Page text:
Interesting, useful, mostly digital resources for thinking about food & foodways.
Foodmap. Recipes as maps, diagrams, & networks. This is one of the coolest sites on the internet. You can type in a recipe and it will tell you were the ingredients were first cultivated, among other exciting things.
What’s on the menu? This gem is maintained by the New York Public Library. You can search thousands of menus and they’ve crowd-sourced transcription and geo-tagging, too. I found a handful of fantastic historical Egyptian menus on this site, including one for a banquet at the khedival court at the turn of the 20th century. See also this smaller collection of mid-19th century menus from the collection of the University of Houston libraries.
The Flavor Connection at Scientific American. It’s a flavor map. I won’t try to explain it; you have to just go look (and play).
Cook’s Oracle. A database of cookbooks, under construction by Barbara Wheaton (whom I met last summer at the Oxford Symposium on Food & Cookery – see below). Not online (that I know of, at least not yet) but one to watch.
Gernot Katzer’s Spice Pages. Wonderful database on over 100 spices, including their names in multiple languages, scientific names, place they were originally cultivated, what their various uses are, and more.
Afroculinaria. Michael W. Twitty’s brilliant research and commentary on African and African diaspora foodways (with Jewish culture and queer politics mixed in for good measure).
The Rhythm of Food. Visualizing how we search for food online. Using Google to track new forms of seasonality, complete with stunning visuals.
The Southern Foodways Alliance. There’s a lot of talk about using food as a way to start conversations about social justice or hard truths, but the Southern Foodways Alliance is actually doing it through its research about food in the American South.
Rachel Laudan’s blog. Rachel Laudan is a food historian whose work never ceases to challenge and shape the way I think about food systems, cooking, and eating.
Racist Sandwich. This podcast explores the intersections of race, class, gender, and food. Food is one of the best ways to start talking about intersectionality and the hosts of this podcast are doing exactly that.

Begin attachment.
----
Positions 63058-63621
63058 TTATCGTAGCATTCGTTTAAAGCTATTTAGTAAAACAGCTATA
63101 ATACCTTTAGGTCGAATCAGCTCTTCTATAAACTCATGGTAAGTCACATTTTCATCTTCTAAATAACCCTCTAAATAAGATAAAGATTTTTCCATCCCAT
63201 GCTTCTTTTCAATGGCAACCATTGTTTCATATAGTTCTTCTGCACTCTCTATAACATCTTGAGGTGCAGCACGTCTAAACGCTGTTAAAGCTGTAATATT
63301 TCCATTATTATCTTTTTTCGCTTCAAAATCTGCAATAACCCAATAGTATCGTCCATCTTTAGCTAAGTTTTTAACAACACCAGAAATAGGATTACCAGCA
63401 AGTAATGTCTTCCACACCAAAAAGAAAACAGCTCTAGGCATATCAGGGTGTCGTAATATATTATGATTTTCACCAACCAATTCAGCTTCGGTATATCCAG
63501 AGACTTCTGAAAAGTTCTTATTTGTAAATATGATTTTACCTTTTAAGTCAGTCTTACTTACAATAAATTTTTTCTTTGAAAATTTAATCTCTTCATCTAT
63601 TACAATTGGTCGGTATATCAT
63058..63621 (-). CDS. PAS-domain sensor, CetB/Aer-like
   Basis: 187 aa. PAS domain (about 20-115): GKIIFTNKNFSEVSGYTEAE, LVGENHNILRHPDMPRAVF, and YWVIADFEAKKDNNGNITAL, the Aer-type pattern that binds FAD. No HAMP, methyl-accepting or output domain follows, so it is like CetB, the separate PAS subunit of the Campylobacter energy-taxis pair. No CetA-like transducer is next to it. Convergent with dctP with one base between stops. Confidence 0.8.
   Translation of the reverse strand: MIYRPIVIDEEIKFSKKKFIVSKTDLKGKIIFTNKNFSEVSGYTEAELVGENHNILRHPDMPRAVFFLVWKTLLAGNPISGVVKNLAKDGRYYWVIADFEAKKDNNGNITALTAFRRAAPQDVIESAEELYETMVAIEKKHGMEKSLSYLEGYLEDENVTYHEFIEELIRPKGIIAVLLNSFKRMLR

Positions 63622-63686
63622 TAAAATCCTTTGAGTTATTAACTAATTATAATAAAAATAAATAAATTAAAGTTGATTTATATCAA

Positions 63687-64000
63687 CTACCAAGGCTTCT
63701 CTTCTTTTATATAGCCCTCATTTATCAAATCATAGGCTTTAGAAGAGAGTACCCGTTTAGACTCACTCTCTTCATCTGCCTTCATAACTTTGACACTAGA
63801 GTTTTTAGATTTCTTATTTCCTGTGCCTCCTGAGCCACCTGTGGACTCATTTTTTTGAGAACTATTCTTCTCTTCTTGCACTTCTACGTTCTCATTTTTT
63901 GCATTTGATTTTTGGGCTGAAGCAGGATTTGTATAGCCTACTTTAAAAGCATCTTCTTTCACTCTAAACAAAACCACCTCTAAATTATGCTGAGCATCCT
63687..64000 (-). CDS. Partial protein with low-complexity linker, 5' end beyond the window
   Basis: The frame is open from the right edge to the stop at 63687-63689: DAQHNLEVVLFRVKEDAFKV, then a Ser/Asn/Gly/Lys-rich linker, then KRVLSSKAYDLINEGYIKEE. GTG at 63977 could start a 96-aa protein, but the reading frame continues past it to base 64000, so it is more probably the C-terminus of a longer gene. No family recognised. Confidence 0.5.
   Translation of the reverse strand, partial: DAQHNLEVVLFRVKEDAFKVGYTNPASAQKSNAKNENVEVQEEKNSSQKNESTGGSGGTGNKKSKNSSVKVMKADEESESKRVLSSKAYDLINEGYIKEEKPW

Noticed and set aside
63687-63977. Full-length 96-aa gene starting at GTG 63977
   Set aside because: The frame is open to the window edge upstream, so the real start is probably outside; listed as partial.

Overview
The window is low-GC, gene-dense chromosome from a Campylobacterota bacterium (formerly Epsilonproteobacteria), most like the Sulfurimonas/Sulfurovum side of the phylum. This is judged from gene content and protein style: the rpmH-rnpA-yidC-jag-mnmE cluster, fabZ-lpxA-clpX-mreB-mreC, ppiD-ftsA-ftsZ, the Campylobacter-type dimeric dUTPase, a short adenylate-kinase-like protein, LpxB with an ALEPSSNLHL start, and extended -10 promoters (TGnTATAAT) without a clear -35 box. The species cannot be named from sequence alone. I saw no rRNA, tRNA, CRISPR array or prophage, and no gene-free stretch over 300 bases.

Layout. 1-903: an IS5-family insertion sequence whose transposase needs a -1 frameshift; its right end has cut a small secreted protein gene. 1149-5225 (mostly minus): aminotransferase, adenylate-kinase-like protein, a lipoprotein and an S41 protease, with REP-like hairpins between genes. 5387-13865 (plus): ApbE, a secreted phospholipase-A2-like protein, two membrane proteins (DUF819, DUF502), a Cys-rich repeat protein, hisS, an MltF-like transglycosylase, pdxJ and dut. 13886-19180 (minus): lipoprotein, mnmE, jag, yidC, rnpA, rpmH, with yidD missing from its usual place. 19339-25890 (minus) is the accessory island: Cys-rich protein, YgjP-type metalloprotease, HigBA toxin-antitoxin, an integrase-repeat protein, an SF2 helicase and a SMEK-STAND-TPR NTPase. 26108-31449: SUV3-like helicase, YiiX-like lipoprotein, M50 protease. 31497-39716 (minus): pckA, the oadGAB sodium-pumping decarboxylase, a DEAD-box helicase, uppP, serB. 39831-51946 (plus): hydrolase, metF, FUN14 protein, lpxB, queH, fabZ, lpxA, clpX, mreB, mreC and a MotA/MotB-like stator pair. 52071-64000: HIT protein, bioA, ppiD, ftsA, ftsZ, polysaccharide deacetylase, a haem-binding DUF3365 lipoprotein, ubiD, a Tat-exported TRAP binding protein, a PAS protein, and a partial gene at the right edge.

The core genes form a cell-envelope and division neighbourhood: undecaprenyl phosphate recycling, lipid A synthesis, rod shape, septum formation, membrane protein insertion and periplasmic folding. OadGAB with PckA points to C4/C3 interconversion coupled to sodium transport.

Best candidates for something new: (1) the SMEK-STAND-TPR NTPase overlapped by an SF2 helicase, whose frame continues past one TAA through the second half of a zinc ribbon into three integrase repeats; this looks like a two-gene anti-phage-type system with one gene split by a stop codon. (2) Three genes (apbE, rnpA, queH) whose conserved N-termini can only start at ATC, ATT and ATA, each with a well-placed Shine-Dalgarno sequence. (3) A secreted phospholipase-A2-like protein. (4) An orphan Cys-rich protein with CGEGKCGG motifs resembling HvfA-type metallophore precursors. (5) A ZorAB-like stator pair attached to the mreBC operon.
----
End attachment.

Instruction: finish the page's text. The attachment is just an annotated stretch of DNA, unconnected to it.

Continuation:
The work of Emilie Baltz. She describes herself as “an experiential artist, director & educator with a focus on food and sensory storytelling. I create playful and unconventional work that moves people to discover new worlds one lick, suck, bite, sniff and gulp at a time.” I love reading about/viewing her work online.
Judy Chicago’s The Dinner Party. If you can’t make it to Brooklyn to see it, the website offers a peek into this iconic work of feminist art.
Petit Propos Culinaires. This delightful and slightly eccentric journal (print only!) has short, pithy, academic essays about obscure and charming aspects of the history of cookery.
The Oxford Symposium on Food and Cookery. The original food studies community; their annual conference is a legit symposium with lots of incredible food and excellent wine. The American Friends of the Symposium generously funded my research and attendance at the conference last summer and let’s just say I hope to be a regular attendee. The website is worth checking out in particular because many of the published proceedings of past conferences are available to download as pdfs.
Society for the Anthropology of Food and Nutrition blog. An excellent blog, frequently updated, with all kinds of info, from links to what you should be reading about to interviews about food studies pedagogy to announcements about grants and awards.
Association for the Study of Food and Society. The primary North American academic association for (you guessed it) the study of food and society. The journal (which is behind a paywall) is where the really good stuff is, but the website has links to some good food studies resources, including a list of food studies programs at universities around the world and new books in food studies.